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‘Janie Jones’: Family Harmony Takes Practice

Filed by KOSU News in Art & Life.
October 27, 2011

The Clash’s “Janie Jones” describes a character with a handful of loves — rock ‘n’ roll, getting stoned, and a woman named Janie Jones — and one dislike: his boring job. In David M. Rosenthal’s film of the same title, Alessandro Nivola plays Ethan, a declining 30-something rock star who’s a boozer, not a stoner. He seems fairly ambivalent about rock ‘n’ roll, despite the modest fame he enjoys thanks to his music; for the most part, it’s become the boring job. As for Janie Jones? Her he doesn’t know at all.

Like Ethan’s dwindling celebrity, Janie (Abigail Breslin) is a byproduct of his musical career, a child born to a former groupie after a brief dalliance. Showing up at a gig with the now 13-year-old Janie in tow, said ex-groupie (Elisabeth Shue) drops the you’ve-got-a-kid bomb on Ethan, then follows up with the news that she’s checking into rehab and needs him to take custody. Before Ethan has even fully accepted that Janie is his child, Shue’s Mary Ann has skipped out, leaving him with little choice but to take Janie on the road.

The film’s messy first half is a chronicle of a kid thrown with little warning into a group dynamic already swirling with discord. With the band squabbling over everything from Ethan’s drinking to song tempos, she’s consistently the most mature person in any room — a necessity learned from growing up with a drug-addled mother. Her presence calms the arguments slightly, if only because no one wants to fight in front of her, and she also has a penchant for always being just around the corner, strumming a calming song on her guitar, whenever people are nearing the boiling point. (Whatever musical talent made Ethan famous to start with seems to have been passed on to his daughter.)

If the wiser-than-her-years kid is a cliche, it’s probably the least lazy one in the film’s opening half. There are shifting secret alliances and onstage meltdowns (complete with the accompanying YouTube humiliations); there are the obligatory show montages. Ethan’s bandmates are cardboard cutouts from the catalog of rock stereotypes: the level-headed peacemaker; the passionate music lover with no patience for the drama; the talented but disloyal guitarist-for-hire; the girlfriend on keyboards. Trying to rein them all in, there’s the opportunistic and two-faced manager, played here by a nearly unrecognizable Peter Stormare, hiding behind a thick bootblack beard and needlessly portentous black cowboy hat. Even the band’s songs in this section seem generic and uninspired.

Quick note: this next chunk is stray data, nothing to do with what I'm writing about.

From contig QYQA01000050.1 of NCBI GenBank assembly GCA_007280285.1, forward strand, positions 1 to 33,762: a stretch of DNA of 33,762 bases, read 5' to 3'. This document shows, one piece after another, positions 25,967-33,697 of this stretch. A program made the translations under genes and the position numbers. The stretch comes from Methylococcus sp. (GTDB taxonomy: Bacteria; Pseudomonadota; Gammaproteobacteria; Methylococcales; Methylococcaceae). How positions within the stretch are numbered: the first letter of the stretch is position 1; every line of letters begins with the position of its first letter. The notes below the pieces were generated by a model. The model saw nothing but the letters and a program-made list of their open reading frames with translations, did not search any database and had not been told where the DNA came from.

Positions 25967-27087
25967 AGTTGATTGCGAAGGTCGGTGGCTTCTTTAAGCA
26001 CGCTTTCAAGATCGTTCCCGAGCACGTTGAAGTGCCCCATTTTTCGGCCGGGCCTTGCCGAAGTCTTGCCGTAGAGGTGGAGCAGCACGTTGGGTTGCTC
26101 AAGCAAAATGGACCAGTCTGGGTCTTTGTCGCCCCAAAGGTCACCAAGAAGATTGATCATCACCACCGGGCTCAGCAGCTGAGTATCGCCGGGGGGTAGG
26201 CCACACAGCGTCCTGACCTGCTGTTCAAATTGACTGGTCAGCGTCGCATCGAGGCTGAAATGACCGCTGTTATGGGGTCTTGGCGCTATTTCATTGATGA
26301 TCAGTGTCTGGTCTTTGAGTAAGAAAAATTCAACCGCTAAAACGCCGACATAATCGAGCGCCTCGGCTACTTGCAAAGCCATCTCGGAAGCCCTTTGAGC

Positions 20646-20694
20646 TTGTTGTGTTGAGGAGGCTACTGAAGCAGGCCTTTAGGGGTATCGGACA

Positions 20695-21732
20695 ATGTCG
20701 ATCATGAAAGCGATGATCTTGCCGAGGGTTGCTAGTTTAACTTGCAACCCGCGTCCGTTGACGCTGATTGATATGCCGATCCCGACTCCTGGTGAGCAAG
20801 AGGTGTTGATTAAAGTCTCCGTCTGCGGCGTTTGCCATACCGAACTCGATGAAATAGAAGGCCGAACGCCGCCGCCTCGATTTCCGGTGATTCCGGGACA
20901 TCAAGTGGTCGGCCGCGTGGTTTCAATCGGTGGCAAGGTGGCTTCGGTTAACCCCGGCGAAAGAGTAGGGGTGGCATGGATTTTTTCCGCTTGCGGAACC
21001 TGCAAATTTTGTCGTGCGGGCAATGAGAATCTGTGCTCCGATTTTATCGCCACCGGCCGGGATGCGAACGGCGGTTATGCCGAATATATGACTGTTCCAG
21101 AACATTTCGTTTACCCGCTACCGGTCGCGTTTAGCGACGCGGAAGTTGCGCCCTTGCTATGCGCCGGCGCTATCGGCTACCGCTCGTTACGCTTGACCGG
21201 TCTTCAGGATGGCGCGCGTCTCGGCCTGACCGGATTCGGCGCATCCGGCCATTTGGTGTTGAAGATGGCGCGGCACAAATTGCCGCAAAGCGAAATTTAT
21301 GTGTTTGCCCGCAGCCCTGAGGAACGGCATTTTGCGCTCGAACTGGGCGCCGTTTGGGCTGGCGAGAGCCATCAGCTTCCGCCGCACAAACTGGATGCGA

Luckily, all that discord is leading to a complete breakdown, necessitating the departure of the entire supporting cast. When things hit bottom, Ethan is left with no one around but Janie, and the film improves considerably. They don’t get any less predictable, mind you: The plot points of this redemption story are as well-worn as an old guitar strap, and if you caught Crazy Heart, you’ve already seen a less contrived version of this material.

But once it’s reduced to a two-hander for Nivola and Breslin, Janie Jones has a lightweight sweetness, owing largely to their chemistry. Breslin remains as charismatic and instantly likable as she was in her Oscar-nominated role in Little Miss Sunshine, and the often under-the-radar Nivola shows the makings of a star — if only he could get roles this big in movies better than this. Even the music (Janie’s songs by Irish singer-songwriter Gemma Hayes, Ethan’s by Eef Barzelay of the alt-country band Clem Snide) improves when it’s down to these two.

The template here isn’t up for much revision; you won’t have to guess how Ethan’s attitudes toward music, drink, his job or Janie shift by the end of the film. But even the most familiar pop song can strike a chord with the right blend of voices at the microphone. [Copyright 2011 National Public Radio]

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